As I prepare to run a new experiment on the Space Station I cannot not help but think, once again, of the movie Star Wars. In one famous scene the young Luke Skywalker is trained to use his powers with a small, cute droid. As it floats in front of him the droid forces Luke to react quickly with his lightsaber to avoid being hit by laser fire.
The same scene must have impressed a professor at the MIT in Boston, USA, as he asked his students to develop the same little robot. Today I am going to work with two of these three droids we have on the Space Station as part of an experiment called SPHERES. The testing program includes a series of experiments in which the red droid (without excessively straining my imagination I have called it Red) will perform a series of manoeuvres around the other, blue-coloured droid (I have called this one Blue!). Red will receive the flight plan through a smartphone that is connected to its electronic brain and my job is to prepare the workspace, send the commands through an interface on a computer and monitor the execution of its flight plan to intervene if necessary. The interface is intuitive and vaguely familiar because it is similar to what I used on K10, the little exploratory rover that is part of another experiment.
The two droids are as big as a football and shaped like a polyhedron that Leonardo da Vinci would have liked. They use high-pressure carbon dioxide for their small engines with a series of nozzles that are placed so they can move in three dimensions. Their operation space is limited by five antennas that communicate with the robot’s sensors.
A first test is used to check the engines. The rhythmic “click-click ” caused by the opening and closing of the valves will become a very familiar sound during the next few hours of testing.
I position the two robots at the centre of the area that has been assigned to them, trying as much as possible to set them perfectly still. When I give the go-ahead to start the flight plan, Blue moves to the centre of its airspace, while Red waits with robotic, infinite patience until its partner is ready. As soon as Blue is in position (it is amazing to watch the droid stay absolutely still in an environment where everything is in constant motion), Red starts to work performing the flight plan. Red orbits its companion following a series of navigation points in three-dimensional space. Its trajectory is visible through the interface and, in real-time, I also see the relative positions of the two droids: the smartphone’s camera allows me to see what Red sees while performing its inspection. Red completes the manoeuvre perfectly and the ground-team following the experiment gives me the OK to go ahead with the rest of the experiment. Over the next 90 minutes Red follows increasingly complex three-dimensional paths around its companion with me intervening only sporadically when the flight plan is not correctly observed by the robots.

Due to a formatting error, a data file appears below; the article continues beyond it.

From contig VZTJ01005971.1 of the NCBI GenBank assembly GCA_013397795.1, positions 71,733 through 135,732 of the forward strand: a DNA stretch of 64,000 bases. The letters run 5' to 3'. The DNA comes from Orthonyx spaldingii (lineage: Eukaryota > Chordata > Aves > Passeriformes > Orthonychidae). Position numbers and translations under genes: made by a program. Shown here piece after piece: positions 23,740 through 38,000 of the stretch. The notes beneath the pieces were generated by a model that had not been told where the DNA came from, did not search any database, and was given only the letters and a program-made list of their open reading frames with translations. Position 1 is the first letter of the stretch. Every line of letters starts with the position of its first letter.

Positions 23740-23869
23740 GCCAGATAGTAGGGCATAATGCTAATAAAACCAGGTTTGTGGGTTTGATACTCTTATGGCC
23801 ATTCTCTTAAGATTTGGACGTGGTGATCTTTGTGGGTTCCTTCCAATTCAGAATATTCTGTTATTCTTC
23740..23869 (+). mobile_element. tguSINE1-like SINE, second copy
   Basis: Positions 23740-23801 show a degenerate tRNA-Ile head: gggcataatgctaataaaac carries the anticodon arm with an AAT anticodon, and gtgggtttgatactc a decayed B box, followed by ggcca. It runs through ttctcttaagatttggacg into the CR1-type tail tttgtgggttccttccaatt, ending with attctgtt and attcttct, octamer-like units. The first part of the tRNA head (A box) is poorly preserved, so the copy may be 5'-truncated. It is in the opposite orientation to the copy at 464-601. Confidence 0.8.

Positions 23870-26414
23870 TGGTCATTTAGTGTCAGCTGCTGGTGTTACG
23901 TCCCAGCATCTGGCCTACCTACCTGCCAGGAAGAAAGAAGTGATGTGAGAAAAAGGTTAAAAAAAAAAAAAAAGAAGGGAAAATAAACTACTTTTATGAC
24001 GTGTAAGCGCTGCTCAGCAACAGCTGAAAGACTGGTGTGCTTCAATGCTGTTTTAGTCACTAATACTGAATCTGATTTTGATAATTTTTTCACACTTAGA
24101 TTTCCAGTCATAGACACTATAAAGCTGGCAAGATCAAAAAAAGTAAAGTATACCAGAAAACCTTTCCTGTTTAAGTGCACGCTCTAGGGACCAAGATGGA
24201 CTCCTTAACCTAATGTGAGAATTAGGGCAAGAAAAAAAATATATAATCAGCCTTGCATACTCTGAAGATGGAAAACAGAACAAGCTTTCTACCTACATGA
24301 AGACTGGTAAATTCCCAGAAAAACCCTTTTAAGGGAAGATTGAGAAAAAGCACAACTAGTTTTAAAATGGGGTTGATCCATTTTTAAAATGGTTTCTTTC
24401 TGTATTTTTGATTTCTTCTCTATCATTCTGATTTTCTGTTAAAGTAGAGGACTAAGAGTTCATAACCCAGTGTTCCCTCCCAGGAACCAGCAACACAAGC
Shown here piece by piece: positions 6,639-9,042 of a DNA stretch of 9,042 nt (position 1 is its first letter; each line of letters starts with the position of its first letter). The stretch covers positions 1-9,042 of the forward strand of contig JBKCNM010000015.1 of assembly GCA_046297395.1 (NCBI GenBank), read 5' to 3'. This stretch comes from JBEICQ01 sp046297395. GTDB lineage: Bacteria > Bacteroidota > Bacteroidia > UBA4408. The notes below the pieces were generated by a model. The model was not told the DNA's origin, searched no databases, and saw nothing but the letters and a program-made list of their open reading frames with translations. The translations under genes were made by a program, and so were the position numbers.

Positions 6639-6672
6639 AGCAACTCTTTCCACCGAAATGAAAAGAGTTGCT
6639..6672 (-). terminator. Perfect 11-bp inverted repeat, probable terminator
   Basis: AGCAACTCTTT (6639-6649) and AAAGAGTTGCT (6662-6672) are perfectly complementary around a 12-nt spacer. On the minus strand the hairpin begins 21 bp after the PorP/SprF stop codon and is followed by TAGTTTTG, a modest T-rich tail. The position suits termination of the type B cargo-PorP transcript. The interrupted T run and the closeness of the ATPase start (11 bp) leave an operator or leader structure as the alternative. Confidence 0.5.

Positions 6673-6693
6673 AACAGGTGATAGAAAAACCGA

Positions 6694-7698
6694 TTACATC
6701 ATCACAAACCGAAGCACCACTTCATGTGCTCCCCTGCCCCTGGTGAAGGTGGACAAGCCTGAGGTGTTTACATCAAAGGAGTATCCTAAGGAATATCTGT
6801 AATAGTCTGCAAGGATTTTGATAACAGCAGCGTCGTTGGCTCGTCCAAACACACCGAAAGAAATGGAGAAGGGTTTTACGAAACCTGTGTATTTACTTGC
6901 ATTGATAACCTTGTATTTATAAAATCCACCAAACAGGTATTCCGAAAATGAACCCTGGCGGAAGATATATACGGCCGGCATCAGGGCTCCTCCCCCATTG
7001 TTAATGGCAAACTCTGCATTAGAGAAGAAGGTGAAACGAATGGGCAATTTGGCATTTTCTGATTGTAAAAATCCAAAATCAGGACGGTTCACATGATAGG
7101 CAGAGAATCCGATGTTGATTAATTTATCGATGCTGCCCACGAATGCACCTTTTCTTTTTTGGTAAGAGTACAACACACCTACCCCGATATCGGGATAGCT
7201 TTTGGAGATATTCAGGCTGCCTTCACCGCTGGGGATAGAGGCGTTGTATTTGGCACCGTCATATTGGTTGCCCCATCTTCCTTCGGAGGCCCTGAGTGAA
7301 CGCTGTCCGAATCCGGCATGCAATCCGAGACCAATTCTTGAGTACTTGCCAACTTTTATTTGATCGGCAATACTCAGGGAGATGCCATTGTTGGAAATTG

But Red and Blue will not be used to train Luke (or Luca unfortunately). The idea of being able to control robots in space may sound simple (and it is), but when it comes to controlling several coordinated robots the problem is increased exponentially. In today’s case Blue remained perfectly still in the middle of its assigned space, so Red’s trajectory was free of obstacles. But if Blue had failed by only a few millimetres Red would have crashed against the Space Station walls. This is not a problem during an experiment but in an operational environment such risk is unacceptable.
This type of experiment is needed to understand how we can use of robots to perform tasks instead of human beings. A robot that can move independently is highly beneficial for future exploration, from inspections of spaceships to analysing atmospheres. The advantage of using a swarm of small robots is that they could work together to replace a large robot. It is difficult to bring large and heavy objects into orbit but small droids could be transported in otherwise unusable space and travel at very low cost. One could even think of launching the pieces of a spacecraft together with small robots who would assemble spacecraft independently!
Sounds like science fiction, but little more than a hundred years ago so was flying. It may seem very futuristic – but the first day of the future is tomorrow.